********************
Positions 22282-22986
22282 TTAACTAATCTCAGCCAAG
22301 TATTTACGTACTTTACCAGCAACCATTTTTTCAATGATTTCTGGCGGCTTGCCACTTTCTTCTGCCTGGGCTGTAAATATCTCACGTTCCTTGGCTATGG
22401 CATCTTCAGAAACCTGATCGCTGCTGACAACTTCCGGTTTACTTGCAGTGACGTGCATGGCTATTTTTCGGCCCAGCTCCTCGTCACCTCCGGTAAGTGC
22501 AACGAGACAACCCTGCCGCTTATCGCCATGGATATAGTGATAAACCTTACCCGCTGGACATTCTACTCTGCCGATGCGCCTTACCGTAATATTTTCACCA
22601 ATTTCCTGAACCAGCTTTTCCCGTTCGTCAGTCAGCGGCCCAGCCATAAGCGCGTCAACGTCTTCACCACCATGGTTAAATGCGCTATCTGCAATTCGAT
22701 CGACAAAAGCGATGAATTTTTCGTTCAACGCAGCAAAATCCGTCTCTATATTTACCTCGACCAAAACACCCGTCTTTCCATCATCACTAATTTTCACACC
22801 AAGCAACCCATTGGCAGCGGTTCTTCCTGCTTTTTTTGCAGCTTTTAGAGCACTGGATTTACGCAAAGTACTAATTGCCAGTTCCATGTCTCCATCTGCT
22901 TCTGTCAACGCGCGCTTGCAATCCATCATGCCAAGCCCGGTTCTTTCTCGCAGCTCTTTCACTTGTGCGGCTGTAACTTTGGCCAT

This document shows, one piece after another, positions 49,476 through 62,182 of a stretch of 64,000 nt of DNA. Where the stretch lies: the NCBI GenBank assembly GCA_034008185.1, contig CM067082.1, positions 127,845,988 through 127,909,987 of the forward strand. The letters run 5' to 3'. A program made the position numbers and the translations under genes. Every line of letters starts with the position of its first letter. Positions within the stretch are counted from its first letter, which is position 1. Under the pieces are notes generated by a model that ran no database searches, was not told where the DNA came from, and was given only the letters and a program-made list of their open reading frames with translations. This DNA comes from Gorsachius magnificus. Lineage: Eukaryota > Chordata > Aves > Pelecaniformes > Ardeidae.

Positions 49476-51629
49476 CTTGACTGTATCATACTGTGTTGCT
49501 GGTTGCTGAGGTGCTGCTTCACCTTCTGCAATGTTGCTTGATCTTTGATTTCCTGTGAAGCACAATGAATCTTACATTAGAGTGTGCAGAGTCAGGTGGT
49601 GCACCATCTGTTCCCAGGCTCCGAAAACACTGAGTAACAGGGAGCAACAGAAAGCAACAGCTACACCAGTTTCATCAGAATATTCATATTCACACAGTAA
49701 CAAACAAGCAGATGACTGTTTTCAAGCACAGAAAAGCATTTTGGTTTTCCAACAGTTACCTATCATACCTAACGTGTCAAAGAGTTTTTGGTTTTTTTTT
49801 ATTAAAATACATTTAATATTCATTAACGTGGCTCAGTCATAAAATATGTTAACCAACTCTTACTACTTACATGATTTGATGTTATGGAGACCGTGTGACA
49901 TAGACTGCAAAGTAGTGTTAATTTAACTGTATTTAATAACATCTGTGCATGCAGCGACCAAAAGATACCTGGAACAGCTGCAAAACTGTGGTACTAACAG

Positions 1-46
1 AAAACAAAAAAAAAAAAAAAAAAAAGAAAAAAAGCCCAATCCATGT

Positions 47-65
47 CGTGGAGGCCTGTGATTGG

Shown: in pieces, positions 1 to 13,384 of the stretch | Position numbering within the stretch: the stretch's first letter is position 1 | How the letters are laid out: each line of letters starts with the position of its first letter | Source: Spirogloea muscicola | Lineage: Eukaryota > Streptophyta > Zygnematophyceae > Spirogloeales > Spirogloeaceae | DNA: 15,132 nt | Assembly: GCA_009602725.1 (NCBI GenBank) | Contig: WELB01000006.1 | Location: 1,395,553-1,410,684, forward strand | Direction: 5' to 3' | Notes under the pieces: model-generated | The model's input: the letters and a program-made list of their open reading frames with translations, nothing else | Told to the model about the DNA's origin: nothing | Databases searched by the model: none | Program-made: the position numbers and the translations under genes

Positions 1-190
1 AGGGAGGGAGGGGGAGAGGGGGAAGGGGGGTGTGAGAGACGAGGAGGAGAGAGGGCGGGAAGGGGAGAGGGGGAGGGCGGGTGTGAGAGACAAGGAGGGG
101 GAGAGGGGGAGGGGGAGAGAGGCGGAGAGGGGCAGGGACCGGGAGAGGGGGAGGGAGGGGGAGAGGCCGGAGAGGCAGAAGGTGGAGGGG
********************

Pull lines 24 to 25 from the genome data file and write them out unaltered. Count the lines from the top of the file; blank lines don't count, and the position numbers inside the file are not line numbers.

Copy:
1 AGGGAGGGAGGGGGAGAGGGGGAAGGGGGGTGTGAGAGACGAGGAGGAGAGAGGGCGGGAAGGGGAGAGGGGGAGGGCGGGTGTGAGAGACAAGGAGGGG
101 GAGAGGGGGAGGGGGAGAGAGGCGGAGAGGGGCAGGGACCGGGAGAGGGGGAGGGAGGGGGAGAGGCCGGAGAGGCAGAAGGTGGAGGGG